Fast SDP Relaxations of Graph Cut Clustering, Transduction, and Other Combinatorial Problems
Tijl De Bie, Nello Cristianini; 7(52):1409−1436, 2006.
The rise of convex programming has changed the face of many research fields in recent years, machine learning being one of the ones that benefitted the most. A very recent developement, the relaxation of combinatorial problems to semi-definite programs (SDP), has gained considerable attention over the last decade (Helmberg, 2000; De Bie and Cristianini, 2004a). Although SDP problems can be solved in polynomial time, for many relaxations the exponent in the polynomial complexity bounds is too high for scaling to large problem sizes. This has hampered their uptake as a powerful new tool in machine learning.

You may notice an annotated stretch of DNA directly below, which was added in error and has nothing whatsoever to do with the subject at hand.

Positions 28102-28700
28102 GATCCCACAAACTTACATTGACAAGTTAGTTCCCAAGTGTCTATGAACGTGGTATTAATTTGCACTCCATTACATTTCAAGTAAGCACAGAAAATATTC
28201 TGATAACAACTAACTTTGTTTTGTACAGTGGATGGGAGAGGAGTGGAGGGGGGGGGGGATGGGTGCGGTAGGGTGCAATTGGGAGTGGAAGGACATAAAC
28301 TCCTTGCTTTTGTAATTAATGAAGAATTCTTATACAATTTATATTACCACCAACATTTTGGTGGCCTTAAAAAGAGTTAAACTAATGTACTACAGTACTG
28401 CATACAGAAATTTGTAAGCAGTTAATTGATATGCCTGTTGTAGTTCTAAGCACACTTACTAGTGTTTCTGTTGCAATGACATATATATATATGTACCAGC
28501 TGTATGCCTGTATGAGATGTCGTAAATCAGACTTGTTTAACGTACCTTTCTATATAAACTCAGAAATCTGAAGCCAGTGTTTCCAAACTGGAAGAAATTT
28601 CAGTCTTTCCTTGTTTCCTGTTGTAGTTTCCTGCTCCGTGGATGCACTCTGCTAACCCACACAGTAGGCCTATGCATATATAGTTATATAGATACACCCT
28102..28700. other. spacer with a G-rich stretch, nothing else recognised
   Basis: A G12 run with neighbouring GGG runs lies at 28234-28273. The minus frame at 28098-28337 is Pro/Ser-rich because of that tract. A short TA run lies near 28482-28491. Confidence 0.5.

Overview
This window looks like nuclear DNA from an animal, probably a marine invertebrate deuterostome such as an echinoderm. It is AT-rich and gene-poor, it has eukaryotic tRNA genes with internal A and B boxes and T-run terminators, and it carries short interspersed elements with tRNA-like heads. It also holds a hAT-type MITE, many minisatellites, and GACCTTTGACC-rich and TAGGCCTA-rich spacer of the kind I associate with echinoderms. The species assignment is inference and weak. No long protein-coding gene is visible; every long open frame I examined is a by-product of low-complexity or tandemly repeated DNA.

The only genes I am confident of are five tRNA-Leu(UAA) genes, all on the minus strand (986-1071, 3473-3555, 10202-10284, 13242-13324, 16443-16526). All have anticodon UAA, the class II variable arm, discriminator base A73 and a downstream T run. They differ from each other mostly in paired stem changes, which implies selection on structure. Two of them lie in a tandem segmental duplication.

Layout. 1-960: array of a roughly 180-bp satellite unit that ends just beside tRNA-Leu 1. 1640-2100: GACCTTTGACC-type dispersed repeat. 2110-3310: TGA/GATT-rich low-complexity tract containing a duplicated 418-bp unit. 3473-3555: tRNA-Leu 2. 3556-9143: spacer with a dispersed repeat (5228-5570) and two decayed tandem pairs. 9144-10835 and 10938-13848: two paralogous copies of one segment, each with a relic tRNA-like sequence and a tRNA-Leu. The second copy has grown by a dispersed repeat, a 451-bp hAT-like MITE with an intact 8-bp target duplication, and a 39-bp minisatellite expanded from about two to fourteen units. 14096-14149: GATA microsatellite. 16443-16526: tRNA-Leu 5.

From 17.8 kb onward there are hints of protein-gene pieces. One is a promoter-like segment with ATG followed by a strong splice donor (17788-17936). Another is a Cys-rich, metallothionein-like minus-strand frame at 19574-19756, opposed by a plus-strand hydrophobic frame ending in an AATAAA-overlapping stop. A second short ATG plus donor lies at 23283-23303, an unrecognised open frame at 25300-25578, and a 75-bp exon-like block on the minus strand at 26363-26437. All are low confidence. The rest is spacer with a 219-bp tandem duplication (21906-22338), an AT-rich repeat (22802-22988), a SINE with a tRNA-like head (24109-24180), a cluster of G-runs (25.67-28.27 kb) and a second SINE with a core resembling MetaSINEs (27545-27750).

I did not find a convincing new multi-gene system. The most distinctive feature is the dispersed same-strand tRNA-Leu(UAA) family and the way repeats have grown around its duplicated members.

In this paper, we present a new and fast SDP relaxation of the normalized graph cut problem, and investigate its usefulness in unsupervised and semi-supervised learning. In particular, this provides a convex algorithm for transduction, as well as approaches to clustering. We further propose a whole cascade of fast relaxations that all hold the middle between older spectral relaxations and the new SDP relaxation, allowing one to trade off computational cost versus relaxation accuracy. Finally, we discuss how the methodology developed in this paper can be applied to other combinatorial problems in machine learning, and we treat the max-cut problem as an example.
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